Skills, Local Growth Shift IT
Russian IT Sector Experiencing Upturn
One of the main pillars of the Kremlin’s “national project” program is supporting the growth of the high tech industry. Much of this strategy focuses on long-term goals and complicated science. Nonetheless, one particular area — the provision of IT support and software — is already starting to witness something of boom.
The most recent figures available from the government suggest that the volume of this market grew by 20 percent in the last year, reaching a capitalization of some 1,162 trillion rubles (approximately $48 billion). Indeed, RUSSOFT, the software industry’s representative, suggest that software exports alone account for a 54 percent increase since last year.
No less significantly, there has been movement to resolve many of the issues that previously hindered foreign collaboration — weak infrastructure, lack of knowledge of English, management and intellectual property rights. Just last year, the number of companies with international ISO or CMM/CMMI standard management systems increased from 18% to 28%.
According to Alexis Sukharev, founder of Auriga, a software research and design company incorporated in the U.S., what this has meant is an exponential growth in the demand for Russian IT skills abroad. “The Russian engineering labor pool now has a lot to offer to companies who need specific R&D skills and comprehensive approaches to complex projects,” he said. One of the main areas of growth has been outsourcing, with Russian companies increasingly able to become reliable strategic partners for Western high-tech and software companies.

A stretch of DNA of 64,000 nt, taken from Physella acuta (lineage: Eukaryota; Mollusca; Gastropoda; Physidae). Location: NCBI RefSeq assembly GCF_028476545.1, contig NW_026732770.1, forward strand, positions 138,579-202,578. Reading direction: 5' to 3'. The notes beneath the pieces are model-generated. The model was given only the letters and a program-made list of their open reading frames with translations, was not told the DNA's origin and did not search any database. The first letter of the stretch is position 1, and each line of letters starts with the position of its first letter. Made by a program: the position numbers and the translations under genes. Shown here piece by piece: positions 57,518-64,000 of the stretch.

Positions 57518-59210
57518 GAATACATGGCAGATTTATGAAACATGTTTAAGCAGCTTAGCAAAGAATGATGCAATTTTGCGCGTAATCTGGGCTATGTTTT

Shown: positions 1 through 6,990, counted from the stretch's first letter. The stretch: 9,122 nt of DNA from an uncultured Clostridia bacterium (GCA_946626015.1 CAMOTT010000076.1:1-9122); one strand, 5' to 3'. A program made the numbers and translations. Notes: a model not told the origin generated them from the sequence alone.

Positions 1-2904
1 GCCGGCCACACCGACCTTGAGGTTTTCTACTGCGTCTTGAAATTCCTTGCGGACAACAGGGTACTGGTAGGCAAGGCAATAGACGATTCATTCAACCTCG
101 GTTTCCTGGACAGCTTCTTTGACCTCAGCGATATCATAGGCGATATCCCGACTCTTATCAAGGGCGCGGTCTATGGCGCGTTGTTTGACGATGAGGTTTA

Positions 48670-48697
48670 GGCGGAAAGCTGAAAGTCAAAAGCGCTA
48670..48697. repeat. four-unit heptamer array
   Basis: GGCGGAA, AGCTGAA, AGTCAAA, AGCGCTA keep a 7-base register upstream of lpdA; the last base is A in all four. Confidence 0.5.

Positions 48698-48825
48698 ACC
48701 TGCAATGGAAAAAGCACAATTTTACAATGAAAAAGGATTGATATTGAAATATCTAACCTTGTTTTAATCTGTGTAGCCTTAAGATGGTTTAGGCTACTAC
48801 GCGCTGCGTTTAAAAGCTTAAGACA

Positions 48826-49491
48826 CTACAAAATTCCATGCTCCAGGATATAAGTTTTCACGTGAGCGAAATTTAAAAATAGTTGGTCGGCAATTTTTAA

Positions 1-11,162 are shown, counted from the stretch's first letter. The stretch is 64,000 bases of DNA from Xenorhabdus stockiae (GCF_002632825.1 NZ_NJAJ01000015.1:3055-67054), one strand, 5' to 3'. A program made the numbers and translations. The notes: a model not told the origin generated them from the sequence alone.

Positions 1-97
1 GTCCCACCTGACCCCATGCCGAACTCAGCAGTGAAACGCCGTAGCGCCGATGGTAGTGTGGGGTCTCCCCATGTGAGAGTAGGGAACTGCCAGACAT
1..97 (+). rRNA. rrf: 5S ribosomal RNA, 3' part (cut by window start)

In terms of the outsourcing market, India remains the indisputable leader in the field. But its superiority at the top end of this sector is no longer quite as assured as it once was. Steve Chase, president of Intel Russia, believes global leaders are increasingly turning to Russia with the most complex problems: “The policy we have at Intel is simple. If we can, we commit difficult problems to engineers in the USA. If the task is very labor-intensive, we assign it to the Indian specialists. If the problem cannot be solved, we offer it to the Russians.”
Uncommonly, Russia is not only experiencing accelerated growth in the export of IT products, but also consolidated growth in the local market. Indeed, global IT conglomerates are finding that a focus on the Russian consumer is now as profitable commercially as their export dimensions. Valentin Makarov, president of RUSSOFT, is particularly enthusiastic about the combination of strong export and import potential, as it encourages foreign clients to approach Russian companies “not only as outsourcing partners, but also as local promotion and marketing partners.”
Makarov was also keen to emphasize how rapidly the economic situation in Russia is changing. In broad terms, the volume of direct investment in Russia is now growing by 100% annually. Specifically in the area of IT, there have been radical changes in federal government policy, including the provision of tax breaks and investment capital to high-tech companies. The RUSSOFT survey showed 76 percent of market-leading companies consider government support to have improved significantly over the last two years.